Product or Service
Lemon Balm Leaf Extract
Profile:Manufacturer - Producer|Ref:PSL164704YH | Country: China | Currency: | Export: No
Lemon balm (Melissa officinalis), a member of the mint family, has long been considered a "calming" herb. It has been used since the Middle Ages to reduce stress and anxiety, promote sleep, improve appetite, and ease pain and discomfort associated with digestion (including flatulence and bloating as well as colic). Even before the Middle Ages, lemon balm was steeped in wine to lift the spirits, help heal wounds, and treat venomous insect bites and stings. Today, lemon balm is often combined with other calming, soothing herbs, such as valerian, to enhance the overall relaxing effect.
Insomnia and anxiety
Several studies have found that lemon balm combined with other calming herbs (such as valerian) helps reduce anxiety and promote sleep. Few studies have investigated the safety and effectiveness of oral lemon balm alone, however. For example, in one recent study of people with minor sleep disorders, those who ingested an herbal combination of valerian and lemon balm reported sleeping much better than those who ingested placebo pills. It is not clear from these studies, however, whether lemon balm itself (or the combined action of lemon balm and valerian) is responsible for these sleep-inducing effects.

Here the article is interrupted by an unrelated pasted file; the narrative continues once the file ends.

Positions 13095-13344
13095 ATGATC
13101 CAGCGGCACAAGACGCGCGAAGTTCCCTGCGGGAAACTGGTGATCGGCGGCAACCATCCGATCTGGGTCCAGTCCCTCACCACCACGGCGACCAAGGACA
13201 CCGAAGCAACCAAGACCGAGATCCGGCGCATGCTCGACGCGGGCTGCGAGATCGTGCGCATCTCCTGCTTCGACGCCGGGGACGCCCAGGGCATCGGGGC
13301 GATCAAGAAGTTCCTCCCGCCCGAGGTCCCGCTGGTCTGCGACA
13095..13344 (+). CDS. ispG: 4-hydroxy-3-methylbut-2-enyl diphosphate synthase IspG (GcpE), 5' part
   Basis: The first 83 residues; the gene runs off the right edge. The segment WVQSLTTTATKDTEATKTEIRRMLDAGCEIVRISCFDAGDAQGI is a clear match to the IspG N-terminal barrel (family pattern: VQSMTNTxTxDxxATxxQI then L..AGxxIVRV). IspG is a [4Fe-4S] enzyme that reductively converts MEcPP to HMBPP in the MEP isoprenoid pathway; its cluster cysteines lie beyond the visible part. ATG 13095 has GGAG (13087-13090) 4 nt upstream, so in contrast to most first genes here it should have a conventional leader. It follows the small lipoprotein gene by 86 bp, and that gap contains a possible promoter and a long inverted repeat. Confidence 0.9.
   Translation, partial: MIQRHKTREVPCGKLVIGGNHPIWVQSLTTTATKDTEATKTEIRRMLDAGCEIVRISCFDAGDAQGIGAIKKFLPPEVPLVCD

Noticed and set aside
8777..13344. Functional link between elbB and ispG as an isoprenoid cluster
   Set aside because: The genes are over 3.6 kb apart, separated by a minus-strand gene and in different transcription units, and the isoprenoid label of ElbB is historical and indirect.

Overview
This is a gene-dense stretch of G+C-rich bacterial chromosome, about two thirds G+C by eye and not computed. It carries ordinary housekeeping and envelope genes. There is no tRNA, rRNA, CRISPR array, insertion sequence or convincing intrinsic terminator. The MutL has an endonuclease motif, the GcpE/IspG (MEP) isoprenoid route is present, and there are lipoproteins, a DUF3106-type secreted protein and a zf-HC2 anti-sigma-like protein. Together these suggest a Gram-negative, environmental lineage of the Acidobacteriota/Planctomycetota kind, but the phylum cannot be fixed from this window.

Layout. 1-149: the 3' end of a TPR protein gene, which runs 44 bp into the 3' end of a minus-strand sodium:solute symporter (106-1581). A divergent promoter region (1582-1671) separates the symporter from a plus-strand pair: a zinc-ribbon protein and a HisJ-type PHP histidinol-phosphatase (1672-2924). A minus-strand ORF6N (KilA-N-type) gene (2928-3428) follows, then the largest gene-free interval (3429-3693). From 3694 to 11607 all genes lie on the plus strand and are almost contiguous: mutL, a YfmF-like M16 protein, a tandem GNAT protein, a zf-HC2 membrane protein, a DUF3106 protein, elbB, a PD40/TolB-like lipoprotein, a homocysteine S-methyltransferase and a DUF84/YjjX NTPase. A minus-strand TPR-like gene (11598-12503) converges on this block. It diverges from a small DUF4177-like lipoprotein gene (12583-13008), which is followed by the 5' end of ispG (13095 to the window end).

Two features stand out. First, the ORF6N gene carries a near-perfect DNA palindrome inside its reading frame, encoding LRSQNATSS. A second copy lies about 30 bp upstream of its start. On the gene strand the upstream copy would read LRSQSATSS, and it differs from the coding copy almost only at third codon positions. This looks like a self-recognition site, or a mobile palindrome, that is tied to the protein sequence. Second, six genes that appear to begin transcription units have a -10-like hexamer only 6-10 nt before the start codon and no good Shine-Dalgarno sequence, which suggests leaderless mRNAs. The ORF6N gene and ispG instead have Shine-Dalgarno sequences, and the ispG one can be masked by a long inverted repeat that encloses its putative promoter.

Some studies suggest that topical ointments containing lemon balm may help heal lip sores associated with herpes simplex virus (HSV). In one study of 116 people with HSV, those who applied lemon balm cream to their lip sores experienced significant improvement in redness and swelling after only two days. Although other symptoms, (such as pain and scabbing) did not improve, both the patients and their physicians reported that the lemon balm ointment was highly effective. Several animal studies also support the value of topical lemon balm for herpes lesions.
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